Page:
Take a deep breath

Or maybe don't. Do you really want to?

 Now that my awareness of the impact of poor air quality on the human bio-system has been awakened, I’m not sure I want to take a deep breath. Certainly not when I’m crossing the 6-lane mega highway outside my house, or standing at the traffic lights watching all the car fumes smoking up into the sky. I confess that there is a distinct smell of paranoia setting in, which I’m hoping to bring back under control soon, whilst I pull my scarf over my nose.

 So when the Mayor of London’s consultation came out regarding the extension and tightening of the Low Emission Zone, I ticked every box for ‘do it now’ and ‘make it as tough as possible’.  Even though I live in the proposed new emissions zone.

 I am beginning to realise how far we have evolved, if you want to call it that, from how we originally biologically designed. We don’t eat, sleep, work, travel – or breathe – how we are designed to.

 Who can blame our ancestors for getting (over-?) excited by the benefits of the industrial revolution? It created enormous advances in medicine and general health, yet with no or little consideration for the unintended consequences on the human entity. However, as we now look back on the enormous boulder that this process has kicked down the hill, the benefits of hindsight are glaring and alarming. Add to this the giga-boulder of the technology revolution, and we are living in a world so vastly different to that of 200 hundred years ago that it is no surprise that we have not managed to evolve our bio-systems to cope.  In evolutionary terms, this is not even a blip on the screen.

 The facilities of the 21st Century enable a lifestyle that has become normalised, allowing us to work, shop, eat and sleep without encountering another human being. We live and work in environments that may have no natural elements in them, providing artificial lighting, ventilation and physical environments that are designed to promote efficiency.   Then we trudge home, exhausted and overstimulated, to sit in front of the TV and eat something made in a lab.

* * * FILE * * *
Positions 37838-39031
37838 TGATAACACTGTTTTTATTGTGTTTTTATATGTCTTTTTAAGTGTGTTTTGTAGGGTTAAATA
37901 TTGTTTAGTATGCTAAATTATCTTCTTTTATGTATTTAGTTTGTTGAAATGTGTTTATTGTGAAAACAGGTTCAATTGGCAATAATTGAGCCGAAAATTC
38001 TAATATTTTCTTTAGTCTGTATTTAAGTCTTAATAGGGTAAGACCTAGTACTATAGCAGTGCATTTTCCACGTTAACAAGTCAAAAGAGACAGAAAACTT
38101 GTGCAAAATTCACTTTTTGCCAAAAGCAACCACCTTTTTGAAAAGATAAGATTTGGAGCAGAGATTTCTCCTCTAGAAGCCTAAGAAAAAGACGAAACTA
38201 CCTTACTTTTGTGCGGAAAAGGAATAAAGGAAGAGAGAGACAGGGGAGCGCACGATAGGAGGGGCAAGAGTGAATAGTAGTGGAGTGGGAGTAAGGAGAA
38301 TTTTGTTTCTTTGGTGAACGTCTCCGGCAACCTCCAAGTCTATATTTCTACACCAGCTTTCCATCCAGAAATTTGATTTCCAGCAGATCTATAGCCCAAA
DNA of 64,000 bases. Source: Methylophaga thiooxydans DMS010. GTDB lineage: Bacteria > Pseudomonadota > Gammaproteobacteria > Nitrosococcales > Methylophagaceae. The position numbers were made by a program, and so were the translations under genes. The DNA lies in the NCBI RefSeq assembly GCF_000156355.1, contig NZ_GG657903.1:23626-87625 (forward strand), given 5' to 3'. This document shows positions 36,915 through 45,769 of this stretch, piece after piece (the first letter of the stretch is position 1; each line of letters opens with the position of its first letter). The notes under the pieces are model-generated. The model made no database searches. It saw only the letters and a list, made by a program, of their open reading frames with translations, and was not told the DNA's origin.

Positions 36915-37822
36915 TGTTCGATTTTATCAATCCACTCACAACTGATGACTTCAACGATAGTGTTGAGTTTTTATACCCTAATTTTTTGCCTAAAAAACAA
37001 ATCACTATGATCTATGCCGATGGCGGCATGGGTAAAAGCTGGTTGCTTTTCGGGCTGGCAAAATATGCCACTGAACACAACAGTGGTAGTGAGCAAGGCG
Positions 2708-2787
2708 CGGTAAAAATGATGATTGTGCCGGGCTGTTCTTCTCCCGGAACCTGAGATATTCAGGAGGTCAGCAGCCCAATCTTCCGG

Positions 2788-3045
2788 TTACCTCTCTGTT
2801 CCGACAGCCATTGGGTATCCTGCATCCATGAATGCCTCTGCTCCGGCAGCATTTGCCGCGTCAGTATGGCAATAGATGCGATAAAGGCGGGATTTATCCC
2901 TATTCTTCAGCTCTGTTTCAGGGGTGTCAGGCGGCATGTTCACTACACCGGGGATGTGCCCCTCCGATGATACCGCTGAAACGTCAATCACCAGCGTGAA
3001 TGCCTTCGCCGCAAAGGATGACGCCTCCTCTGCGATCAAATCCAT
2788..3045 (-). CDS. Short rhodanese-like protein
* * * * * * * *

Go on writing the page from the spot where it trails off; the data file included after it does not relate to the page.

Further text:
It is not so surprising that our species’ hubris has extended to the very air we breathe. Within a centuries-long perspective on the issue, it is less surprising that we are only now beginning to question the quality of the air we breathe, and the long term public and private health impacts of poor air. As our species crowds itself more and more into the urban environment, bringing with it myriad new design, healthcare and sociological challenges, tackling the engine-rooms of our daily lives is critical.

 So before everyone stops breathing, the positive news is that this very same technological revolution may well provide the solution.  As monitoring systems for both outdoor and indoor air become more accurate and affordable, we are being offered some measure of control – since once we can measure it, we can at least understand the scale of the problem. The challenge then begins as to what to do about the results. We need champions like many of the Mayors in our cities to be willing to fight for our community breaths to be clean, and corresponding champions in our internal spaces to protect the places where we now spend more than 90% of our time: indoors.

 Once we have fixed that, there’s just the small mountain range of the other modern life issues to deal with – lack of sleep, Vitamin D deficiency, obesity, not enough exercise, too much time sitting indoors…. it sounds like a list of New Year’s resolutions!

 I think I’ll start with something easier like measuring the air quality. We now have 2 indoor air quality meters in our house measuring 5 key parameters. Since we live so close to a major road artery, I am particularly concerned about the rooms facing towards the main road. In a few weeks, I will be able to see whether my paranoia is justified, and whether I can take the scarf off my nose when crossing the road.

 *Buyer Beware: not all air quality meters are created equal. Make sure you know what you are buying and how accurate it is.


 Philippa Gill | January 2017